U.S. Secretary of State Mike Pompeo this week announced that, in accordance with the International Religious Freedom Act, he had placed several countries on a “Countries of Particular Concern” (CPC) list for “systematic, ongoing, [and] egregious violations of religious freedom.” Those nations so designated included Burma, China, Eritrea, Iran, North Korea, Pakistan, Sudan, Saudi Arabia, Tajikistan, and Turkmenistan. Those on this list, and a similar “entities” list that included groups like ISIS and Boko Haram, could face sanctions for their behavior.
“Safeguarding religious freedom is vital to ensuring peace, stability, and prosperity,” Pompeo said. “These designations are aimed at improving the lives of individuals and the broader success of their societies.”
A second tier “Special Watch List” included Comoros, Russia, and Uzbekistan. This was an upgrade for Uzbekistan off of the CPC list, where it has been since 2006, and a downgrade for Russia. When asked in a news conference about the significance of Russia’s addition, U.S. Ambassador for International Religious Freedom Sam Brownback cited that country’s concerning trajectory, particularly after its anti-missionary law passed in 2016.
“They really have targeted and stepped up their oppression,” the ambassador declared.
The soundness of China’s presence on the CPC list was underscored again just days ago when Chinese authorities raided the Early Rain Covenant Church, a large Protestant church in the city of Chengdu in southwest China, and arrested Pastor Wang Yi and more than a hundred other church members. Brownback highlighted this new outrage as well as the ongoing persecution of Uighur Muslims and other religious minorities.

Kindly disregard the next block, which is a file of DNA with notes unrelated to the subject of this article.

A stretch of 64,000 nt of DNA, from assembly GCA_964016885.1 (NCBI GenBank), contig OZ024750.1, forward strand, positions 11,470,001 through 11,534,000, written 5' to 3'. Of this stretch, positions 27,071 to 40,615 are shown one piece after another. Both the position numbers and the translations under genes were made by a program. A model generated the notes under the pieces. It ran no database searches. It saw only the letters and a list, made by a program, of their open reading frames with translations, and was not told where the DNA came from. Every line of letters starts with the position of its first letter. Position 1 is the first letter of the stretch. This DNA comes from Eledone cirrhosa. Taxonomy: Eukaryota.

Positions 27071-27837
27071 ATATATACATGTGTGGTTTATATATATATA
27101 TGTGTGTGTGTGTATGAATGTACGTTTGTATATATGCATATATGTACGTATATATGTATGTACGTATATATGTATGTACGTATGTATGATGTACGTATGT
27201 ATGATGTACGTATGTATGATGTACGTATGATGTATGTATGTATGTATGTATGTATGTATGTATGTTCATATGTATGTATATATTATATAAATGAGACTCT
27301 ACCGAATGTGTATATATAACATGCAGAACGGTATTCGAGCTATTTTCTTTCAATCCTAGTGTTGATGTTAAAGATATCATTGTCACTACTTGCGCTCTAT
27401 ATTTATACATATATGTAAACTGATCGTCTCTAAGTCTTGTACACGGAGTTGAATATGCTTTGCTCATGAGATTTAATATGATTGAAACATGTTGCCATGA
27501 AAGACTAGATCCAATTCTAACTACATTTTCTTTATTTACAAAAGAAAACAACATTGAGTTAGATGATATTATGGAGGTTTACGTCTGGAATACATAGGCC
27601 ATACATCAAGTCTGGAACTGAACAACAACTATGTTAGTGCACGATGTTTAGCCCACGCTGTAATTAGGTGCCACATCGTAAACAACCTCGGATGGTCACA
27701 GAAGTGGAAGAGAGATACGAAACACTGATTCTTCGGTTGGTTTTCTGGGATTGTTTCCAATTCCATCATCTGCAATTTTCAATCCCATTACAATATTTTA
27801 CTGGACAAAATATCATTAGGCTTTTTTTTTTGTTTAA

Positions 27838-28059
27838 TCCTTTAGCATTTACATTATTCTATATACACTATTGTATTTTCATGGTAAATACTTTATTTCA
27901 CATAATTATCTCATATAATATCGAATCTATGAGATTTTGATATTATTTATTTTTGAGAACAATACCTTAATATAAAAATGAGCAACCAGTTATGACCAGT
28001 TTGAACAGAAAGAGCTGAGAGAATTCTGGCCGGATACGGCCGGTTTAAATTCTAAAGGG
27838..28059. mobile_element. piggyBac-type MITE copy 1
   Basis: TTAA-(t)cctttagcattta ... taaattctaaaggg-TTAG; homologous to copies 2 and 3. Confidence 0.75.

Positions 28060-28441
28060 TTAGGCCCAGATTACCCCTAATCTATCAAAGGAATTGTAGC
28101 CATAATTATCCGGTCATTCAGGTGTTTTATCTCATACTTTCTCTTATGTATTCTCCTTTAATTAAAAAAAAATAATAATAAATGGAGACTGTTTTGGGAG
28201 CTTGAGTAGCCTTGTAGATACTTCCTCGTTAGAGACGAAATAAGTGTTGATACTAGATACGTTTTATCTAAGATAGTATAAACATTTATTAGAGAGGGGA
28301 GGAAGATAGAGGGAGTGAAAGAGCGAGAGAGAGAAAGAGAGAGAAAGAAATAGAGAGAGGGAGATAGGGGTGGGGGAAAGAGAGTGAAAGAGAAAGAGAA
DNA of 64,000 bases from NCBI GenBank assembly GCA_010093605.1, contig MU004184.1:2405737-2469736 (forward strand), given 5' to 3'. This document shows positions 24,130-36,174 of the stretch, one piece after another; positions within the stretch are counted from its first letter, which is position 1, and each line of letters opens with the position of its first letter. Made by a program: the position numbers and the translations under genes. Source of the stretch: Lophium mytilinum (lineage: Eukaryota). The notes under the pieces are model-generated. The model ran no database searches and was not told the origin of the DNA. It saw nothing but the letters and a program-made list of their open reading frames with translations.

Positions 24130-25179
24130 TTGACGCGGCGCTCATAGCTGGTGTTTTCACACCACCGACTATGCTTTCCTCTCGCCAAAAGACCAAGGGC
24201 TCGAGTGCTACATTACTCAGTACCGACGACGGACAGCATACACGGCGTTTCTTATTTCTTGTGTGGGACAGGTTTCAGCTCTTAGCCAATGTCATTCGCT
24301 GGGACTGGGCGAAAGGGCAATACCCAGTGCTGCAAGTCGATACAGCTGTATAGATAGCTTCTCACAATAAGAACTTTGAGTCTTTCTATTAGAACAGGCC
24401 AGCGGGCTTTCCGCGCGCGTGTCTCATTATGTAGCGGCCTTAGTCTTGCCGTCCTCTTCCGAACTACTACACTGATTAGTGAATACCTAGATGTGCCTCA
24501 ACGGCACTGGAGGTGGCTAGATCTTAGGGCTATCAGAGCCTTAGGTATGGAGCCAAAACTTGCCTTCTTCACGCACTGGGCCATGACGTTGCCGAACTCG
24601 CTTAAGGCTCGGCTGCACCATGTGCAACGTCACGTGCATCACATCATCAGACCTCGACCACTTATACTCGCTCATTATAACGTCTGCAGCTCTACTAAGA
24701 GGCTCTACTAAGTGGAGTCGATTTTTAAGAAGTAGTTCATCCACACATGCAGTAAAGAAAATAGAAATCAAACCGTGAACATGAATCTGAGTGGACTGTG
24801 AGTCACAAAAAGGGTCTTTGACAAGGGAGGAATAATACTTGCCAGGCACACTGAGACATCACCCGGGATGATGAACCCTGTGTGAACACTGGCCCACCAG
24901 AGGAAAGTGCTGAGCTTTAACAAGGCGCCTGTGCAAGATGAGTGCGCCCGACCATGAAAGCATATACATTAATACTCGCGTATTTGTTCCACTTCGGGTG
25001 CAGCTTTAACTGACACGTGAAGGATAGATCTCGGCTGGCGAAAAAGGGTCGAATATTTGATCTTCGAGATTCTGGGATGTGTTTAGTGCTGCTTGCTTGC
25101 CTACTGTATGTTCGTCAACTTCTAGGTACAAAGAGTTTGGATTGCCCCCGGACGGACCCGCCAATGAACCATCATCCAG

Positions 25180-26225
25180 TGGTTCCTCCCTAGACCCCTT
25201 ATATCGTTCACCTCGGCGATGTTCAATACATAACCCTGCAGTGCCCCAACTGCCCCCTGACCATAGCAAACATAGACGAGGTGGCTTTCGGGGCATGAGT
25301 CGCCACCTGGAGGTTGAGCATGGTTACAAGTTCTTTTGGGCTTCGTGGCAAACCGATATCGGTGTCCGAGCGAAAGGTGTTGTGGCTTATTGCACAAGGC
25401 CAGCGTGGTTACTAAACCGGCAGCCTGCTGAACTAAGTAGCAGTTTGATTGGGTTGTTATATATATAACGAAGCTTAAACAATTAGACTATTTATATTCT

“China isn’t backing away from the religious persecution; it seems to be expanding,” said Brownback. “This is obviously very troubling to the administration.”
Regarding the elevation of Pakistan to the CPC list, Rep. Chris Smith (R-N.J.), a congressional champion for human rights globally, welcomed the move. He declared, “This Administration has had the courage to hold Pakistan accountable for Pakistan’s persistent and systemic failures to protect the civil and human rights of religious minorities.” He added that this move “gives hope and voice to suffering” religious minorities in that country.
In another move welcomed by advocates of international religious liberty, President Trump this week signed into law a bill intended to aid victims of genocide in the Middle East. The President said, “This bill continues my administration’s efforts to direct U.S. assistance toward persecuted communities, including through faith-based programs. It also allows the government agencies to assist a range of entities in investigating and prosecuting ISIS’s despicable acts. And they are very despicable indeed.”
He declared, “Today, we honor the memory of all those killed by ISIS in Syria and Iraq, and we renew our sacred commitment to religious freedom.”
By Aaron Mercer, Vice President of Government Relations
Published: December 14, 2018